3 September 2012

Not Back to School

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When did it happen that these children got so grown up?  I took this photograph for them today to mark another school year, more or less irrelevant for us but in other ways still significant - that universal desire that they not miss out on the healthy and helpful along with that which we chose to avoid.

No uniforms here.  Those are for playing Hogwarts in, and today for once there has been very little mention of Harry Potter!  What did we do?  Today was so similar to the last couple of days, mostly at home, mostly pursuing interests separately and together.

We went to story time at the library and Jenna came back with almost more medical texts and foraging reference books than I could carry.  They didn't work on their life-size human body today but they did pore through the books, commenting on cell diagrams and circulation, on digestion and how babies grow.  Jenna wanted the herbals and wild food guides because she wants to make her own Herbology book.  (That was the "very little" mention of Harry Potter in our day!)

A Lush newspaper came through our door.  The girls always take it in turns to read this, making lists of all their favourite things, and what they would buy if they could.  Today they cut the paper up, making collages of the things they like.  I wasn't done with it yet.  Hmph.
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They played Avatar, trying to master Earthbending (well, you know, martial arts moves and lots of stamping) and then running around in the garden with swords.  While they were rampaging in the garden I did some batik.  Mum came by and took Jenna for a walk in the woods.  The others came in to poke at the silk while I was finishing up, and crowded me at the sink so they could see how it looked when finished.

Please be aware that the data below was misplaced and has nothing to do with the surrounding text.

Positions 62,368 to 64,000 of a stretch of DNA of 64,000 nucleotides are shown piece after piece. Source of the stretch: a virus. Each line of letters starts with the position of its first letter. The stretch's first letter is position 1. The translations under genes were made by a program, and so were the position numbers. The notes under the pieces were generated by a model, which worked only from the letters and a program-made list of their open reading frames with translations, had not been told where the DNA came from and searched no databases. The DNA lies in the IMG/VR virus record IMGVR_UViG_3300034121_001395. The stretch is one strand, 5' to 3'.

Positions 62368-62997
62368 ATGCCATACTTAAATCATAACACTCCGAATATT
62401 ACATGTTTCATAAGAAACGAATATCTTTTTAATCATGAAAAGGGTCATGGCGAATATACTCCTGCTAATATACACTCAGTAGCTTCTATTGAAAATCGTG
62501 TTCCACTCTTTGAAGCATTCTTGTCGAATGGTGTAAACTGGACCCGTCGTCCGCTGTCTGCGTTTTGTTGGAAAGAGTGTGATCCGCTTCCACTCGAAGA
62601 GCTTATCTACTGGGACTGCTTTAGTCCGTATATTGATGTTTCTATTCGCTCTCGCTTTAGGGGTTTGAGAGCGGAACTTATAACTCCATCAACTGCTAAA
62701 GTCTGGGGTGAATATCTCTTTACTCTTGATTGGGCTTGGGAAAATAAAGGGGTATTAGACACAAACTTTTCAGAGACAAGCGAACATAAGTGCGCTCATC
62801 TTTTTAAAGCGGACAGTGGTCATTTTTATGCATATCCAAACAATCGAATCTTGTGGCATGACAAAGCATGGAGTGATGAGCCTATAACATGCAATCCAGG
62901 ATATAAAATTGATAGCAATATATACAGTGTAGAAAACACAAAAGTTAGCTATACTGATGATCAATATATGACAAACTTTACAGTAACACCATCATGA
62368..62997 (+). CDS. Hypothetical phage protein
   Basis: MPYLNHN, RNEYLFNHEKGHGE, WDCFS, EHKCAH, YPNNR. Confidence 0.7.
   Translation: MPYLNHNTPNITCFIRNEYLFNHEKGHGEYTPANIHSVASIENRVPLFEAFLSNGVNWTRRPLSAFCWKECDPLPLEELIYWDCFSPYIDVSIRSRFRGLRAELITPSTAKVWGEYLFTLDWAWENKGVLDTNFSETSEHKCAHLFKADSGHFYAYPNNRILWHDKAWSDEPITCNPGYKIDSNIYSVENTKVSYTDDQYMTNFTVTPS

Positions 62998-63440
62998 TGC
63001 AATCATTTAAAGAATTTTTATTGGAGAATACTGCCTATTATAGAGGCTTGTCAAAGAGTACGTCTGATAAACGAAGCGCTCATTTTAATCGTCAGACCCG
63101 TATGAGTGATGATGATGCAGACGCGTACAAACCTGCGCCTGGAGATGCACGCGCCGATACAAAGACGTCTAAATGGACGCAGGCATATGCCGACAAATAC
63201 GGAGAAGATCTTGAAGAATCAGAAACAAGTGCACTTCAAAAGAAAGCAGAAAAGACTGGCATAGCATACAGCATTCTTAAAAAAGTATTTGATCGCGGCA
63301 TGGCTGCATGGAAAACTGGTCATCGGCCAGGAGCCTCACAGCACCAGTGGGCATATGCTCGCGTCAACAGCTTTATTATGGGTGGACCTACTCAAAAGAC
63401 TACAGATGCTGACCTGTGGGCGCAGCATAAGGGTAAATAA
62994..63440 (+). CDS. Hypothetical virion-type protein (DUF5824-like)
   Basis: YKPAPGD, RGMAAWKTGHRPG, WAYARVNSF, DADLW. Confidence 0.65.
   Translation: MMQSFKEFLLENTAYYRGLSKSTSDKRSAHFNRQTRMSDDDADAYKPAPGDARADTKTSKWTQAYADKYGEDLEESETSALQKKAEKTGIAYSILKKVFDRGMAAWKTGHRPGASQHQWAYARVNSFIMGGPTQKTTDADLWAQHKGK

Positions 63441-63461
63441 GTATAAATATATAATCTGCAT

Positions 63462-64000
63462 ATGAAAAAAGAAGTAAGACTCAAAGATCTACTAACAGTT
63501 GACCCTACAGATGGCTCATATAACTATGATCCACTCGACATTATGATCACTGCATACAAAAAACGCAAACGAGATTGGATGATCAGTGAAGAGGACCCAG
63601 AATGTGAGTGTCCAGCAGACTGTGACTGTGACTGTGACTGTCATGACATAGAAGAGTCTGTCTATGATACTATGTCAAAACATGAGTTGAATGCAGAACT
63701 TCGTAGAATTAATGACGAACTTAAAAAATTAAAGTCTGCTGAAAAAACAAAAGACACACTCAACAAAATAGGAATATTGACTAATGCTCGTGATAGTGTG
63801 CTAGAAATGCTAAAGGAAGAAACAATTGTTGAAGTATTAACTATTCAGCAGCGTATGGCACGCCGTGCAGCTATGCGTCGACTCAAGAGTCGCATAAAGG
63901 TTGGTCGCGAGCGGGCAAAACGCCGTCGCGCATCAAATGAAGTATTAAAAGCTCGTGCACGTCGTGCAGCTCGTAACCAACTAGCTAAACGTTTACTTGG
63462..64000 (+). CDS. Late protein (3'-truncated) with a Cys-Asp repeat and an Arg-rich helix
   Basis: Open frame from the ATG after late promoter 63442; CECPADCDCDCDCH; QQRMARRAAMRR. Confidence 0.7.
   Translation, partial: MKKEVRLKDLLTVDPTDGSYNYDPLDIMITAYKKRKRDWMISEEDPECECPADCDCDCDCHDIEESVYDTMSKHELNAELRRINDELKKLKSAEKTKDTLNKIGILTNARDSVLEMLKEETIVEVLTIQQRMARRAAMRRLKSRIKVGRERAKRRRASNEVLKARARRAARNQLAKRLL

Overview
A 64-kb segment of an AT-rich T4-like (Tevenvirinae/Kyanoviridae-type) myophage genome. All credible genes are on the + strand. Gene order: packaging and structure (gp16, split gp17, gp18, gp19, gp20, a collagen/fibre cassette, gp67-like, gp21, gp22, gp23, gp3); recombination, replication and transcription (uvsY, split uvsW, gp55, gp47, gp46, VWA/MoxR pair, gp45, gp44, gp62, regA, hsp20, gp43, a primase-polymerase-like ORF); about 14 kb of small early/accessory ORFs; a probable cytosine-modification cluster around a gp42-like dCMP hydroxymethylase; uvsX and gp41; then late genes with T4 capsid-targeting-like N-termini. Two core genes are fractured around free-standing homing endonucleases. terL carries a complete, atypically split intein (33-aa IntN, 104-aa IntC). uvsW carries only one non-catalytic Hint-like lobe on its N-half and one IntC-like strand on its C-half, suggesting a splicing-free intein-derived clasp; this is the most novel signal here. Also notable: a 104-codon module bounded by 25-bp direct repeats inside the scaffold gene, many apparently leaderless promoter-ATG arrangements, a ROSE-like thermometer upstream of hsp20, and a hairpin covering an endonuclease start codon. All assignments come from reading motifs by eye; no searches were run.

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We are full of ideas and plans and projects at this time of year.  I am definitely starting to feel better when I think of the cool autumn days coming on bringing the celebrations of harvest and fullness.  :)

(I am aware that this makes two day-in-the-life type posts this week, but the first time it was on my mind and the second it was on the childrens'!)

12 comments:

  1. what a lot of lovely learning and so pleased to hear you are feeling lighter with the world. Lush is a wonderful shop isn't it. Brendan bee lines for it when we are out and the lovely staff always entertain him with fizzing bathbombs in bowls.... but that just makes me feel like i should buy more than i had hoped to get away with lol

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    1. Since Rowan started walking, Lush has been a dangerous place for us! As soon as one child is released, they are getting up to all sorts of monkey business. For a while, we could only go in if I had a complete change of clothes for Rowan, because the staff would lift the bowl down to the floor and she would all but climb into it!! They are so nice about it, but it stresses me out. I have to take them in one at a time right now haha.

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  2. My boys are very into harry potter at the moment. We bought them some team gb ponchos from sainsburys and they pretend they are quidditch robes. They race round the garden riding one of Simon's juggling clubs each and looking for the snitch (bouncy ball) in the grass.